5. Here's a version that uses four bits in a single unsigned int instead of the four separate boolean variables.
Code:
```#include <stdio.h>
#include <stdlib.h>
#include <string.h> // memset
#include <time.h>

#define SIZE 10
#define EMPTY '.'

enum { DOWN, UP, LEFT, RIGHT, NUM_DIRS };

enum { BLOCK_DOWN=1, BLOCK_UP=2, BLOCK_LEFT=4, BLOCK_RIGHT=8, BLOCKED=15 };

int main() {
srand(time(NULL));

int row = SIZE / 2, col = SIZE / 2;  // start in the middle

// blocked == BLOCKED when there is no viable direction
unsigned blocked = 0;

char mat[SIZE][SIZE];
memset(mat, EMPTY, SIZE * SIZE);

char ch = 'A';
mat[row][col] = ch++;

while (ch <= 'Z' && blocked != BLOCKED) {
switch (rand() % NUM_DIRS) {
case DOWN:
if (row < SIZE - 1 && mat[row+1][col] == EMPTY) {
mat[++row][col] = ch++;
blocked = 0;
}
else
blocked |= BLOCK_DOWN;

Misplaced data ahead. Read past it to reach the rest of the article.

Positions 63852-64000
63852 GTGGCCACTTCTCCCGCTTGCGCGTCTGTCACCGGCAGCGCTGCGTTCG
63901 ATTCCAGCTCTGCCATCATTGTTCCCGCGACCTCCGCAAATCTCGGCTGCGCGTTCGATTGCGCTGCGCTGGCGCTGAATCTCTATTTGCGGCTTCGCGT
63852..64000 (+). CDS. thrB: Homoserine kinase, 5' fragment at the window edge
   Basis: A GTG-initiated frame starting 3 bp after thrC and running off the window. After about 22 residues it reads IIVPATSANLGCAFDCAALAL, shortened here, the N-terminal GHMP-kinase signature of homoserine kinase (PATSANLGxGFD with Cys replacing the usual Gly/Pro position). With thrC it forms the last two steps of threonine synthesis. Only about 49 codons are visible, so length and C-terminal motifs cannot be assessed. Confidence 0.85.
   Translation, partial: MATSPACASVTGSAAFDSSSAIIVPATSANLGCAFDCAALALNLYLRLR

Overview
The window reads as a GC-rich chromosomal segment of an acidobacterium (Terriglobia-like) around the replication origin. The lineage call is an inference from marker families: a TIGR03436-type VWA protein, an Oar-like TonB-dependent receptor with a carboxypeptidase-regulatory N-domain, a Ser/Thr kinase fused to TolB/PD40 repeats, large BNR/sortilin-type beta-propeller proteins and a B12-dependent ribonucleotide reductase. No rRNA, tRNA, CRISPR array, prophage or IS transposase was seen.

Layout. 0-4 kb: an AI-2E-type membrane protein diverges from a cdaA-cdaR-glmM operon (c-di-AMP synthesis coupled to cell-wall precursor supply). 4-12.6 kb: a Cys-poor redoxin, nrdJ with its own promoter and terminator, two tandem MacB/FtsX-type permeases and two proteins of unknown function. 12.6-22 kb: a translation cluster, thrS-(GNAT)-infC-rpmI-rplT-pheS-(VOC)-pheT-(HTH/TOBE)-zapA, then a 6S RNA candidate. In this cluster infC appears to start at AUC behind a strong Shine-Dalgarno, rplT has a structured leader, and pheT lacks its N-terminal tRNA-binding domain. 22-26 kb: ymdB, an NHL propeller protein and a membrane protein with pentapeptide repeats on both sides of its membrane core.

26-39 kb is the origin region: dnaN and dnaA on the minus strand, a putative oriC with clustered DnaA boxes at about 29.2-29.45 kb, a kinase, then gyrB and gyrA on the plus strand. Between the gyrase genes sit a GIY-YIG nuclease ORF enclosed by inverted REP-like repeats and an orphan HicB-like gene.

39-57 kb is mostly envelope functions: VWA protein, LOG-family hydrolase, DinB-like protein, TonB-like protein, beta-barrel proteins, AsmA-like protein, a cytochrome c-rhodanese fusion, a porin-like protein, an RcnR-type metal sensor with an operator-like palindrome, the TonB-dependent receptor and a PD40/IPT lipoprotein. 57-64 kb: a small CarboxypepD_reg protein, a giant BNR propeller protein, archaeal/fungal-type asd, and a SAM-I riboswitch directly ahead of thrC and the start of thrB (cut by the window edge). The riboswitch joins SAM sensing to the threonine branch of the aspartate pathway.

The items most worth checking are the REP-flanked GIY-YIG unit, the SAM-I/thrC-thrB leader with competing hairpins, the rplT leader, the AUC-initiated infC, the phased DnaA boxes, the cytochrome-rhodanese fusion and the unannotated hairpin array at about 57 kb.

break;
case UP:
if (row > 0 && mat[row-1][col] == EMPTY) {
mat[--row][col] = ch++;
blocked = 0;
}
else
blocked |= BLOCK_UP;
break;
case LEFT:
if (col > 0 && mat[row][col-1] == EMPTY) {
mat[row][--col] = ch++;
blocked = 0;
}
else
blocked |= BLOCK_LEFT;
break;
case RIGHT:
if (col < SIZE - 1 && mat[row][col+1] == EMPTY) {
mat[row][++col] = ch++;
blocked = 0;
}
else
blocked |= BLOCK_RIGHT;
break;
}
}

printf ("\n");
for (int row = 0; row < SIZE; row++) {
for (int col = 0; col < SIZE; col++)
printf("%c ", mat[row][col]);
printf("\n");
}
printf("\n");

return 0;
}```

6. Now is the arrangement of the alphabet really random. "srand" sets a random starting point for "rand" at every start.

Code:
```#include <stdio.h>
#include <stdlib.h>
#include <time.h>
#include <math.h>

#define MAT 10

void initMatrix(char matrix[MAT][MAT]);

int main(void)
{
system("cls");
char matrix[MAT][MAT];

initMatrix(matrix);

return(0);
}

void initMatrix(char matrix[MAT][MAT])
{
//Alphabet starts bei 65 decimal.
int a = 65;
time_t zeit;